Expressions used in Everyday Spoken English in Social and Professional contexts
1) receive something
How to MemorizePopularity HighProfessional HighSocial
the document/visa/numbers came through this morning
The phrasal verb to come through has a number of different meanings. If a piece of information, document or a message comes through it means you receive it. If a feeling or emotion comes through it means it is perceived by others and other people notice it. To come through something means to succeed in a difficult situation. And to come through can also mean to complete something that you have agreed to do or are obliged to do. To come through something can also mean to survive, continue to work or still make progress after a dangerous experience. If you are in a room and you are inviting someone from another room to come inside, you can invite them to come through.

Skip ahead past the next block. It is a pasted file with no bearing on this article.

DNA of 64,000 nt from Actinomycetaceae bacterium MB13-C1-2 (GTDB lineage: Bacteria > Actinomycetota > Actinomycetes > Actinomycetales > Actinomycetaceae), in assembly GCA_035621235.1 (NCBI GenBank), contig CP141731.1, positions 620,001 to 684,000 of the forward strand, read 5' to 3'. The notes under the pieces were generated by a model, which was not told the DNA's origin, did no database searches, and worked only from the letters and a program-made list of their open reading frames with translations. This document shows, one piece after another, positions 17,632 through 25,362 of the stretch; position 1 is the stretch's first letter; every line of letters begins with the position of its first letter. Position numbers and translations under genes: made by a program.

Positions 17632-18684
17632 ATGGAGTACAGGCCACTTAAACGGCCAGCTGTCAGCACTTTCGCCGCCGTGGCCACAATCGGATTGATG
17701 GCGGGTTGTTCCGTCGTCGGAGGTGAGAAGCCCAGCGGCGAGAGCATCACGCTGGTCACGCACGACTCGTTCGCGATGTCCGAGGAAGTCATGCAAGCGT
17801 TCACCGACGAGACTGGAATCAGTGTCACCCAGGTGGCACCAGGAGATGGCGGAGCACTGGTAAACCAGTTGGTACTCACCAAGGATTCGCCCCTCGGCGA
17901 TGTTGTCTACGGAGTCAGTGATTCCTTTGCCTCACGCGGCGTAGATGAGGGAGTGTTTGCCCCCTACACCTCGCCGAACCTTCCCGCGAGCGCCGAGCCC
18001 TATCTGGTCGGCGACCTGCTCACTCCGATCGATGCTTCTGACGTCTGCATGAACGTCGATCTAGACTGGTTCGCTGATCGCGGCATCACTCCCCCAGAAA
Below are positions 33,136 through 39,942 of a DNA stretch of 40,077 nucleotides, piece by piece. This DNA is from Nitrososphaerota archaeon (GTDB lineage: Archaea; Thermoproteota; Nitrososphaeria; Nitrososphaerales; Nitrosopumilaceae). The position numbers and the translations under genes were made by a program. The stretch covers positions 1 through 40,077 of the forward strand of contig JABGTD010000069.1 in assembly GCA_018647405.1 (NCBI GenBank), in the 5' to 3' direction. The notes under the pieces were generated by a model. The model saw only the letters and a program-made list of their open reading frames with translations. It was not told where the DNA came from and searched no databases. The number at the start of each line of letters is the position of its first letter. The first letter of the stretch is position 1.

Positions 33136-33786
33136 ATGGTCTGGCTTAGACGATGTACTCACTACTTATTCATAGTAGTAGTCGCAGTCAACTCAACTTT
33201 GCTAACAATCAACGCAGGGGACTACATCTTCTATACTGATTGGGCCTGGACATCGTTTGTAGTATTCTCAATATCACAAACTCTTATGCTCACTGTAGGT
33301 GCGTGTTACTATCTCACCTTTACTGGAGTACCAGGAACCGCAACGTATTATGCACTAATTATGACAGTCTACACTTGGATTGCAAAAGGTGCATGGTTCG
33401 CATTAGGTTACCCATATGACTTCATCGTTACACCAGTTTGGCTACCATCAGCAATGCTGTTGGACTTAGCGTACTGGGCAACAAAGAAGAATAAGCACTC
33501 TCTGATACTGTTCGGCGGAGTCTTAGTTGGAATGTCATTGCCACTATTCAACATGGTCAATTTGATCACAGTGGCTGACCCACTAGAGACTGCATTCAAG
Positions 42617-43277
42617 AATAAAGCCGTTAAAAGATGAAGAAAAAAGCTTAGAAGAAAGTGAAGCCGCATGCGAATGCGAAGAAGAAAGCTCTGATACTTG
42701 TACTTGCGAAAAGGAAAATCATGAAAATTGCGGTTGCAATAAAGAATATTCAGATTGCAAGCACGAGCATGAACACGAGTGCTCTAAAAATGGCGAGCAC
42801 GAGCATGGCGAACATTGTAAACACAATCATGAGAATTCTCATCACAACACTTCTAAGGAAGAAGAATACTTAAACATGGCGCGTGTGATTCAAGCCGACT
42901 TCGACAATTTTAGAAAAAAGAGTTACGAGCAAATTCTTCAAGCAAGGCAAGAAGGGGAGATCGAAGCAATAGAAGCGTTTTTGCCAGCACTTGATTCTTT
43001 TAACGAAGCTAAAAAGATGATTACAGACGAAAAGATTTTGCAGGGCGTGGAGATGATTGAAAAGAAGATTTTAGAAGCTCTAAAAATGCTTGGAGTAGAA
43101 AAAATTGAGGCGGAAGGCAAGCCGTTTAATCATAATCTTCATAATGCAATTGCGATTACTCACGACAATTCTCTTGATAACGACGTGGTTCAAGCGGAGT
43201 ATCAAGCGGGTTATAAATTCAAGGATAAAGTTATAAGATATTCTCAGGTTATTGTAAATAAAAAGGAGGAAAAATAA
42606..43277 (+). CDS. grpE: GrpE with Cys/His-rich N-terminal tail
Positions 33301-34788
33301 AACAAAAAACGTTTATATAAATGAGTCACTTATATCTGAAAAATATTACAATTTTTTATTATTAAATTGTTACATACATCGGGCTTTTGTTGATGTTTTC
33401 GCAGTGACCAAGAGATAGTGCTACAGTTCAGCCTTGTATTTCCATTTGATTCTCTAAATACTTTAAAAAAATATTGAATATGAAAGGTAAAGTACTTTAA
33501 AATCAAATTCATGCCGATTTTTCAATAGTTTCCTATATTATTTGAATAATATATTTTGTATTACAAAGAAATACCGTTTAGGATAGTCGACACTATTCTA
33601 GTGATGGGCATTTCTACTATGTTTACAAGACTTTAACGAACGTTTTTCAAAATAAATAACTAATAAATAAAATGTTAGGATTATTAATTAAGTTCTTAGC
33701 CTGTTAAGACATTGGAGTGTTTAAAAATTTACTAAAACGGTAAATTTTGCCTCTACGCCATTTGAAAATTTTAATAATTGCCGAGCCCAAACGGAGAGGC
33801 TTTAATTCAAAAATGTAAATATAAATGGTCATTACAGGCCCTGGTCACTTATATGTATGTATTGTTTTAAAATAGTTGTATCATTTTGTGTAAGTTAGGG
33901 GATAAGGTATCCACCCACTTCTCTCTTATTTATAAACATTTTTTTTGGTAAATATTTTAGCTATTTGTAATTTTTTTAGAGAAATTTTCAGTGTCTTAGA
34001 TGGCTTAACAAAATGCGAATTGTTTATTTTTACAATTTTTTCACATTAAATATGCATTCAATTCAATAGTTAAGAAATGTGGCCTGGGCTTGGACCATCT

Social Examples (Basic)
At the moment, I won't be able to make the trip to America because my visa still hasn't come through. I don't know why it's taking so long!
News is just coming through of a storm approaching the coast. Hopefully, it won't cause much damage once it hits land.
Let me know if my results come through in the post.
Professional Examples (Basic)
The legal document came through in the nick of time, so the sale of the house can now go ahead.
Have the sales figures for last month come through yet? I need them for the meeting later.
It's going to be tough to get this project over the line but if we all work hard we will come through this together.
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